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Reviews of Neem Dreams

Baranay has risen above her feminine voice and foreigner perspective to strike a neutral unbiased language as far as basic values and issues are concerned. She uncannily conjures splashes of Indian reactions, attitudes or relationships with as much authenticity as she does the American, Australian and British ethos. What makes the novel endearing is the high voltage resonance of the poignant tales of the protagonists woven around the theme of globalisation, leaving a sea wave effect on the readers long after they have finished the read.

The Hindu, 21 November 2003

Despite the neo-hippy vibe of its title . . . Neem Dreams is not your average culture cuisine, the ‘how I got the shits in Shirdi’ kind of novel about white people who ‘find’ themselves leper-hugging in India before they return to their monotonous life-sentences in Manchester or Melbourne, immersed in mortgage and middle-managerhood. Woven around four characters and a neem tree, this is a novel about globalisation, corporate rapacity, environmental annihilation and political villainy. . . .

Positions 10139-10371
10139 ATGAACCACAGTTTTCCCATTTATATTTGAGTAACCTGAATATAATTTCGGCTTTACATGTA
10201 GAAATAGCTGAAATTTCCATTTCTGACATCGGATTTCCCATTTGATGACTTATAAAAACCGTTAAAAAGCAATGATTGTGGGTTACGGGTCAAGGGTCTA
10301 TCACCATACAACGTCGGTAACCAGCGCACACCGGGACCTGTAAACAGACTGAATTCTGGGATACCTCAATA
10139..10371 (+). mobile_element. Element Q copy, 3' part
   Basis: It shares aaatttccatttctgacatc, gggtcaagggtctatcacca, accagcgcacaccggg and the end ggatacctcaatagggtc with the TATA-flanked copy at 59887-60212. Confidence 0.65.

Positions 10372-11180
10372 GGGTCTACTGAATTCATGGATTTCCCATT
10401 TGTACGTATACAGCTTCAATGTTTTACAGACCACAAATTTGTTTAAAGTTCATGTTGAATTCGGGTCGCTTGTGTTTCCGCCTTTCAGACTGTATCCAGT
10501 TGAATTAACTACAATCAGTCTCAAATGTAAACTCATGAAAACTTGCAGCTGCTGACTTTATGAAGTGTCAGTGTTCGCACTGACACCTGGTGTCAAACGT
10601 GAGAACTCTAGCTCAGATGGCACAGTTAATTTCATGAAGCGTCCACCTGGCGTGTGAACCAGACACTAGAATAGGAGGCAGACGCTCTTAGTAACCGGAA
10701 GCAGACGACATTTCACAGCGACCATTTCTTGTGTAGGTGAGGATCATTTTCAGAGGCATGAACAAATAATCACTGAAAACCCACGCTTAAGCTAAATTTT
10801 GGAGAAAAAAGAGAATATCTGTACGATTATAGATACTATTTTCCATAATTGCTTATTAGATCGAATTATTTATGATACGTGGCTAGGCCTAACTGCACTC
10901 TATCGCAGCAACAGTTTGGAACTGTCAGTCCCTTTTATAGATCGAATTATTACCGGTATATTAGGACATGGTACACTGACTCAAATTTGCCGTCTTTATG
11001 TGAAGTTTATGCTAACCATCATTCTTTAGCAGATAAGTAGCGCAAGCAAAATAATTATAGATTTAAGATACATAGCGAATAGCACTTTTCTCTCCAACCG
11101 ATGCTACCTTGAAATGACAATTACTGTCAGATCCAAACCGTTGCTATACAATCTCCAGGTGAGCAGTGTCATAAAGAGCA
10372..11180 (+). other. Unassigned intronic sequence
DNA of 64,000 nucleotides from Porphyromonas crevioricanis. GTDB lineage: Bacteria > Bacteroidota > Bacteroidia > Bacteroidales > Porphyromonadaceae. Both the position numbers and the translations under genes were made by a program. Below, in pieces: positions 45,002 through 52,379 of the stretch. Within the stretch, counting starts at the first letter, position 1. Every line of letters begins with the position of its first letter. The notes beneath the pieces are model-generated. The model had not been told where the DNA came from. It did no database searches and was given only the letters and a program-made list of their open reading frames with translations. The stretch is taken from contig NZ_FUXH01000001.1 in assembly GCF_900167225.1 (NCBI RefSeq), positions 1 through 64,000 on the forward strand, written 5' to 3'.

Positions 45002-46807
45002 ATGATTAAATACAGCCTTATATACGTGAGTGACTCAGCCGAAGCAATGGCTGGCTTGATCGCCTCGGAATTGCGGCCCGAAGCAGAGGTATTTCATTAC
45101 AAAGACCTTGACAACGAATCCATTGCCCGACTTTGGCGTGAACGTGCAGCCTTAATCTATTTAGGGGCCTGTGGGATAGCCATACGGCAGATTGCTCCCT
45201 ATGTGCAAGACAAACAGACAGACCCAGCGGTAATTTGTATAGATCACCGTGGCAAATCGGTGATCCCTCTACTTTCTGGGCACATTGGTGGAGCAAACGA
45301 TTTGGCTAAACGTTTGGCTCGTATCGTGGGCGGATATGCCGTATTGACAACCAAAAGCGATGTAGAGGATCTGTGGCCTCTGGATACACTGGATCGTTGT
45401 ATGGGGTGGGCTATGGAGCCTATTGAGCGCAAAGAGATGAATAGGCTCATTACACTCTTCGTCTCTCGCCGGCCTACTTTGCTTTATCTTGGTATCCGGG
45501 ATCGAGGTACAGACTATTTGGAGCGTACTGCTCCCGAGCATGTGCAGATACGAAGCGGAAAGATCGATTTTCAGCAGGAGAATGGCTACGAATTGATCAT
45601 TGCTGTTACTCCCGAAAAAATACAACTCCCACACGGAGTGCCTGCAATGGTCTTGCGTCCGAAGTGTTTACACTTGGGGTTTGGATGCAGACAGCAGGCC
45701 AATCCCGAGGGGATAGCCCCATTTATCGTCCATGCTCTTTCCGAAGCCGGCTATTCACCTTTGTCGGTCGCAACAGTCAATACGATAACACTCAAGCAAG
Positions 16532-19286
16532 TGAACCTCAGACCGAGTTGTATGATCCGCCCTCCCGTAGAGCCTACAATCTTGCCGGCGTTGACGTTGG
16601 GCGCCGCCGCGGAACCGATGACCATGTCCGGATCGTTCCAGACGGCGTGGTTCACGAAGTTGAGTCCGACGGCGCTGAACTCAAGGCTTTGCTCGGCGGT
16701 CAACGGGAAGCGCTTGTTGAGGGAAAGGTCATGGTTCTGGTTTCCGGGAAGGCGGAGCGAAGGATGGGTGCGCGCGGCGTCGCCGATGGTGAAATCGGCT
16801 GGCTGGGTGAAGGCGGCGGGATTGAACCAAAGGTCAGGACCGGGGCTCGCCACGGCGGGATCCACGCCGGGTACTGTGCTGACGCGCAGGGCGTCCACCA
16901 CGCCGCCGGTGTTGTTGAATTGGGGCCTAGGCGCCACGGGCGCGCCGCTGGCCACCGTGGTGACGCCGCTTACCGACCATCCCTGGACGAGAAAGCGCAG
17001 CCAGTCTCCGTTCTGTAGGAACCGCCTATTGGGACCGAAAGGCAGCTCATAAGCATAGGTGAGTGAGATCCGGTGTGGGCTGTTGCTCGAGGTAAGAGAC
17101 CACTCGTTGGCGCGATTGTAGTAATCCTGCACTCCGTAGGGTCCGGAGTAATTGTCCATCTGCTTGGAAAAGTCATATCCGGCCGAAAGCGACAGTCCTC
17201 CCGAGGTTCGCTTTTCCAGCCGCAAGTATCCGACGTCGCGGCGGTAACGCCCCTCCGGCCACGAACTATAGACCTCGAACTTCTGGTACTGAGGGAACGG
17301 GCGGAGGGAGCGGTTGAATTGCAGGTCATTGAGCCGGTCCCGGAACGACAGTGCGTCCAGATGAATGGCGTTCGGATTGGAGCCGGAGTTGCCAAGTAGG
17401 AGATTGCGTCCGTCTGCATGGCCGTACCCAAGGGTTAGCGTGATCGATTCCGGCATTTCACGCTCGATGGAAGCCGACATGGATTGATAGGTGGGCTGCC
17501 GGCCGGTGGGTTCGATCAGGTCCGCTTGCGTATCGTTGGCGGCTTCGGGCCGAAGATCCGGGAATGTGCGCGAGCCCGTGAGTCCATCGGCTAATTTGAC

Never just scratching the surface, the novel digs deep, both psychologically and socially, evoking the varied realities of all four characters. Machiavellian machinery of contemporary Indian politics and the brewing communal conflicts are in the background. A lot happens in this book. It is as much a tirade against MNCs and First World myopia as it is against Hindutva, sexism and Indian masculinity . . . .

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